I haven't read ALL of Tolkien's work, but I suspect space-travelling hobbits don't feature anywhere. However, what do feature are hole-dwelling hobbits, and I had the fun of seeing their holes in the countryside near Matamata yesterday. The original set for Lord of the Rings was mostly removed after filming, and rebuilt for the filming of the Hobbit trilogy. (Trilogy? Since when was The Hobbit a trilogy? This is just milking money out of Tolkien fans, isn't it?) But this time the set will remain, for all to see, for an appropriate fee of course. It certainly was fun to have a look around - what made it was the commentary provided by our excellent guide.

One of the fascinating things pointed out was the perspective tricks that were used. For The Hobbit, there are three different versions of some of the holes. One, a 'large' version, appropriate for a normal-sized actor, dressed as a hobbit, to walk through. One, a smaller version, to make the dwarfs look bigger than the hobbits. And another, an even smaller version, to make Gandalf look bigger than the dwarfs. And the three had to be identical.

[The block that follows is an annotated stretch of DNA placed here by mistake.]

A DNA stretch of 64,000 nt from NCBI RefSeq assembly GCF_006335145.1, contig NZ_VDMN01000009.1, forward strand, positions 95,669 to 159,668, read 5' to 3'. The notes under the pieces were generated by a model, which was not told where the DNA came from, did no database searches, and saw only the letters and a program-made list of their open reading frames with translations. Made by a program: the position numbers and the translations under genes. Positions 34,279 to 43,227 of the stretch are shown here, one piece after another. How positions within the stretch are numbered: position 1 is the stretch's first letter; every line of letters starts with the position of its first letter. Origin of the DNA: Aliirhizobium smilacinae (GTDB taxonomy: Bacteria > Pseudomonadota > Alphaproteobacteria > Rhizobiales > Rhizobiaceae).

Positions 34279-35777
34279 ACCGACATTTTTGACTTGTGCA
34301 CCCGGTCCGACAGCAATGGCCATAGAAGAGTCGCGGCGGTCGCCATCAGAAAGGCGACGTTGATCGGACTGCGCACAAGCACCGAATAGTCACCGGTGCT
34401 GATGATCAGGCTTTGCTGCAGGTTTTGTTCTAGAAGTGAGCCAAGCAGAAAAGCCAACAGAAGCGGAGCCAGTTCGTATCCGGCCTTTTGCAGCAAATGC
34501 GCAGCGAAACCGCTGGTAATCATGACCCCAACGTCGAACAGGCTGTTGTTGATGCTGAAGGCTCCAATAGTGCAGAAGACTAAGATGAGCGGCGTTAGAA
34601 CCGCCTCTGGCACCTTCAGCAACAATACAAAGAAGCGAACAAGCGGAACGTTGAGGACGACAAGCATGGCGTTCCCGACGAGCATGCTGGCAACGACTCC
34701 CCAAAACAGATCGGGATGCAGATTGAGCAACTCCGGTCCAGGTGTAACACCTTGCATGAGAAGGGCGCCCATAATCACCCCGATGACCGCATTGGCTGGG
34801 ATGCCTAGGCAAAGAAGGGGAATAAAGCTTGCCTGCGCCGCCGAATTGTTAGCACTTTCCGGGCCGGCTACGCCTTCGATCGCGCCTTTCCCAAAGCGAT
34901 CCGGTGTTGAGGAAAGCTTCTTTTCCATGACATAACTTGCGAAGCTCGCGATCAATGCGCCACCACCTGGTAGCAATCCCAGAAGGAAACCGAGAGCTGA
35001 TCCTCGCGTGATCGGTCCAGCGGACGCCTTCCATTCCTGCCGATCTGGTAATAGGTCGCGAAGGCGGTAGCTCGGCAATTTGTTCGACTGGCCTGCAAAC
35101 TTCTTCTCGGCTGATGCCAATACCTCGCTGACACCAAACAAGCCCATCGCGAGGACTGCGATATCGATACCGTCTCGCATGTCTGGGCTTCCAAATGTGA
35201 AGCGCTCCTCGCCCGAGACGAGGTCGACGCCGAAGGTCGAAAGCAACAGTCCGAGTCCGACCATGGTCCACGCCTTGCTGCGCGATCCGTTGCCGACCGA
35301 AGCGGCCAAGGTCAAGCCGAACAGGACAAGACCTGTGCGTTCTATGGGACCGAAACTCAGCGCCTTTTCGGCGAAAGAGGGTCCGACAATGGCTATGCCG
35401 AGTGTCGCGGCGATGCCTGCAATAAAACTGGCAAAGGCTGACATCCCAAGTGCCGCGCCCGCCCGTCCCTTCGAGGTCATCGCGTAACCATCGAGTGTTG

And then there are the perspective tricks. To make the view look like it is over a longer distance, the more distant holes are of smaller size than the nearer ones. On a 2d movie it works - your mind interprets what you see as being of equal-sized holes spread over a larger distance. But being there in 3d you see it more as it is.

That's the problem that's faced when determining the distance to distant stars and galaxies. Just how far are they away? The moon, and anything further away, we perceive as 2 dimensional. We can't get any 3-dimensional cues and so we have no idea, just by looking, of how far away they are. So how can we measure distance to the stars?

One way, which works for the nearest stars, is parallax. The earth orbits the sun, and six months from now it will be about 300 million km away from where it is now. That gives a different viewpoint. The nearest stars, therefore, appear to move against the background of stars that are further away. We can therefore use a bit of simple trigonometry to work out the distance to the star. Indeed, one of the units of distance in astronomy is the parsec - one parsec being the distance over which the diameter of the earth's orbit subtends a parallax angle of one arc-second. Essentially, using parallax in this manner is like viewing the situation with two eyes - 300 million km apart.

Parallax, however, only works for our nearest stars, since the distances to our neighbours are so huge. To work out distances further away, there are other methods - such as looking at the intensity of Cephid Variable stars, and, for really long distances, the famous redshift. However, somewhat disappointingly, neither of these are exemplified by the Hobbiton movie set.

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